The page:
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Environment and pollution - MARPOL
News & Insights 29 June 2018
The International Convention for the Prevention of Pollution from Ships (MARPOL) is the main international convention covering the prevention of pollution of the marine environment by ships from operational or accidental causes....
The International Convention for the Prevention of Pollution from Ships (MARPOL) is the main international convention covering the prevention of pollution of the marine environment by ships from operational or accidental causes. The Convention mainly includes regulations that are aimed at preventing pollution from ships. The regulations aim to minimise both accidental and operational pollution. The Convention currently includes six Annexures which cover strict controls on a range of operational discharges.
The Convention was adopted on 2 November 1973 by the IMO. The Protocol of 1978 was adopted in response to a spate of tanker accidents in 1976-1977. The first version of the 1973 MARPOL Convention did not even enter into force before it was replaced by the 1978 version – the combined Conventions actually entered into force on 2 October 1983. In 1997, a Protocol was adopted to amend the Convention and a new Annex VI was added, which entered into force on 19 May 2005. MARPOL has been updated by amendments throughout the years since then.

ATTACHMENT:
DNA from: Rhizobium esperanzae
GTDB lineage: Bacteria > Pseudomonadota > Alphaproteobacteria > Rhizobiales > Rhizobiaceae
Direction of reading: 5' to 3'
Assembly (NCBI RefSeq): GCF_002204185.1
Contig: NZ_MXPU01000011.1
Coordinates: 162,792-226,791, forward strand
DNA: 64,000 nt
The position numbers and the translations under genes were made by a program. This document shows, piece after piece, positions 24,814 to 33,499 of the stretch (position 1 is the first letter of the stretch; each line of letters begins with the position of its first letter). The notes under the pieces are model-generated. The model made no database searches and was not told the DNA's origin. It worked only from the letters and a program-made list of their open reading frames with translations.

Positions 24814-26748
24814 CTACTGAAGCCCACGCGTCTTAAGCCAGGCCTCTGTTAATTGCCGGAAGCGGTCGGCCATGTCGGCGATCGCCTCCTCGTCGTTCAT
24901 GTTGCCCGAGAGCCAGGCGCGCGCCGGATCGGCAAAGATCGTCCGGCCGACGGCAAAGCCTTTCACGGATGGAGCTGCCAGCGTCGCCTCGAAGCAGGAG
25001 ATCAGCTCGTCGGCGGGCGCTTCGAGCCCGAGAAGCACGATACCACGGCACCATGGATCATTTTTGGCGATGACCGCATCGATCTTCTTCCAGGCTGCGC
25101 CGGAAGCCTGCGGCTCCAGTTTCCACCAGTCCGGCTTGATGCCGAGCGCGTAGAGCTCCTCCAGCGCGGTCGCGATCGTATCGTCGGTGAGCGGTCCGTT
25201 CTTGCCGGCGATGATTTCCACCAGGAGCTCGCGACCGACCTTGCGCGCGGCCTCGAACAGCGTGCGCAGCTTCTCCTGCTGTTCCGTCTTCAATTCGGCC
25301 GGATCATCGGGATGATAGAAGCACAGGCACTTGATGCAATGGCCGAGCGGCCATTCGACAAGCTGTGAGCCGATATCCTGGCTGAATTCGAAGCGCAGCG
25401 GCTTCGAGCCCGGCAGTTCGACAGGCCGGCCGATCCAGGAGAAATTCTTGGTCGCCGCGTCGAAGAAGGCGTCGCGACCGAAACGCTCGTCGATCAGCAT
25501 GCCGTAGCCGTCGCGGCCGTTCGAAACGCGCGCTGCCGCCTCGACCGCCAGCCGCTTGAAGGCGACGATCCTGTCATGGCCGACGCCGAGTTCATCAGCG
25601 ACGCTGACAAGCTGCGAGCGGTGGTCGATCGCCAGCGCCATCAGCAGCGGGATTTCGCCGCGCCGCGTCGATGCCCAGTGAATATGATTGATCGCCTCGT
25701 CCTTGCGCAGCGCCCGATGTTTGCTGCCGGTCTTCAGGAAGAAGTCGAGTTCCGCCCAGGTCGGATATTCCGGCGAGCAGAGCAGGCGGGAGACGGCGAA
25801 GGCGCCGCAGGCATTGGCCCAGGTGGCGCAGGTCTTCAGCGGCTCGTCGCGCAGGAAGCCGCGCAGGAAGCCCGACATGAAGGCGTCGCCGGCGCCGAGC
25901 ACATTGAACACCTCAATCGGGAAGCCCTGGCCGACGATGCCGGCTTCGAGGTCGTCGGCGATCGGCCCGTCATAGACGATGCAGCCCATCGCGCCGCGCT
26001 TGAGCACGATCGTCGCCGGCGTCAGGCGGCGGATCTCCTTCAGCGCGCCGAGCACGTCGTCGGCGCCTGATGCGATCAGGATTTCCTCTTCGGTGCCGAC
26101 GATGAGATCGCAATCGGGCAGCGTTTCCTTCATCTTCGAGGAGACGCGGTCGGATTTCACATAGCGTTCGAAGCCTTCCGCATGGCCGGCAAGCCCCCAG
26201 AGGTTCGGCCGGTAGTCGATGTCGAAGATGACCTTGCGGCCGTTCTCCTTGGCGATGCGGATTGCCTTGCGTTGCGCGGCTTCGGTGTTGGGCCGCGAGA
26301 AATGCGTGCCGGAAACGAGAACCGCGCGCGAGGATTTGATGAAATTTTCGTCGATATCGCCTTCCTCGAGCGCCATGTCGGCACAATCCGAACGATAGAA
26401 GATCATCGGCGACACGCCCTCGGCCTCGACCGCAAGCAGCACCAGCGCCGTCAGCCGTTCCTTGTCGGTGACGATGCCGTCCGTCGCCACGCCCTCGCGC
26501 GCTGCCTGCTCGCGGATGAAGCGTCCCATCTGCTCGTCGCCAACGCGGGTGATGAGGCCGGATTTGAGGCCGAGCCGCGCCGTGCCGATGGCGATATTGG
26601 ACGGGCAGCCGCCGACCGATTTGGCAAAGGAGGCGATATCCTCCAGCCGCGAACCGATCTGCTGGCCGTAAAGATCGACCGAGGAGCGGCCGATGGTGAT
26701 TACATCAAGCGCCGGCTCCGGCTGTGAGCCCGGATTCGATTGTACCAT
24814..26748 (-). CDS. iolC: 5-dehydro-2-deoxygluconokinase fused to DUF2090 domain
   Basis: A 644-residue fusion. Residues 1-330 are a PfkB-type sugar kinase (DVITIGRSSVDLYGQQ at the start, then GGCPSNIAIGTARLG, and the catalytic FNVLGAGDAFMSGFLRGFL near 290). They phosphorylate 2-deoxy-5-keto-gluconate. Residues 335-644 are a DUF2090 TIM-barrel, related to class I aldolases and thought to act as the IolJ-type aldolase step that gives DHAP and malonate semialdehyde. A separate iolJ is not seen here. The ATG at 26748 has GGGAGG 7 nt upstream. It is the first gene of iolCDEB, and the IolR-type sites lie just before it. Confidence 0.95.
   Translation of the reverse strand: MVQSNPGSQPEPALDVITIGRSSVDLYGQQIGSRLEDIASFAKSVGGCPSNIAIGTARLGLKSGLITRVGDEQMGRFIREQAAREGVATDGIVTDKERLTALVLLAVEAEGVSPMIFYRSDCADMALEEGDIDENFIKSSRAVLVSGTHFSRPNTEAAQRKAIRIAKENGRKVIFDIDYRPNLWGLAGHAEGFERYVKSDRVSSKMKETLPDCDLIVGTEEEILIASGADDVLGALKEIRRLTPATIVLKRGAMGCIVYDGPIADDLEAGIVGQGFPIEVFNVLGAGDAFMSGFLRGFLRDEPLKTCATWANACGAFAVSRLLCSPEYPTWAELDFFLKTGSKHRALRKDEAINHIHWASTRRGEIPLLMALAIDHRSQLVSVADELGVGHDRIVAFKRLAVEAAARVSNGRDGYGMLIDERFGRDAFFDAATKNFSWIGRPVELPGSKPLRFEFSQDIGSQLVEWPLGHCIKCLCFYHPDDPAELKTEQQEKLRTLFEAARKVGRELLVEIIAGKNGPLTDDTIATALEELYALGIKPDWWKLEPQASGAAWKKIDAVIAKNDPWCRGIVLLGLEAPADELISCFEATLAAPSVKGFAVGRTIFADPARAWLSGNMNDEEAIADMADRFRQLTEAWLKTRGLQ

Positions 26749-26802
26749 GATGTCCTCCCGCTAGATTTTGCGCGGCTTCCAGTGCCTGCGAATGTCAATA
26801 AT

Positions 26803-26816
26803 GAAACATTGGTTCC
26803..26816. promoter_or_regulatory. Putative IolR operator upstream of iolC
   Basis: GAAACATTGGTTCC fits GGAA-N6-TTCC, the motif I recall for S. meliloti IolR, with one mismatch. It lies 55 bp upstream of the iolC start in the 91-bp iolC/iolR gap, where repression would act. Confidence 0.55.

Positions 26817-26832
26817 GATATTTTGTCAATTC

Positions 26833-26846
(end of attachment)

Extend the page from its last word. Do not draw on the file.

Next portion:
Members are reminded that club cover for fines arising from breaches of MARPOL is discretionary. Given the well-known enforcement practices, particularly those of the USA, the huge penalties and the absolute requirement to have effective shore-side and on-board management systems, members should not expect the board to approve reimbursements of such liabilities, save in the most exceptional circumstances.
The regulations for the Prevention of Pollution by Oil entered into force on 2 October 1983. Annex I covers the prevention of pollution by oil from operational measures and accidental discharges. These include, amongst others:
- mandatory fitting of double hulls for new oil tankers (1992 amendments to Annex I);
- survey and certification requirements;
- certain regulations on equipment discharge;
- other general requirements.
Annex II refers to the Control of Pollution by Noxious Liquid Substances in Bulk and entered into force on 2 October 1983. The Annex includes, amongst others, provisions on:
- discharge criteria and measures for the control of pollution by noxious liquid substances carried in bulk;
- a list of 250 substances, the residues of which can only be discharged to reception facilities until certain concentrations and conditions are complied with.
It also includes the important provision that no discharge of residues containing noxious substances is permitted within 12 miles of the nearest land.
On 1 July 1992, the Annex for the Prevention of Pollution by Harmful Substances Carried by Sea in Packaged Form was entered into force. The Annex contains general requirements for the issuing of detailed standards on:
- packing, marking, labelling, documentation, stowage, quantity limitations, exceptions and notifications;
- ‘harmful substances’, which are those substances identified as marine pollutants in the International Maritime Dangerous Goods Code (IMDG Code) or which meet the criteria in the Appendix of Annex III.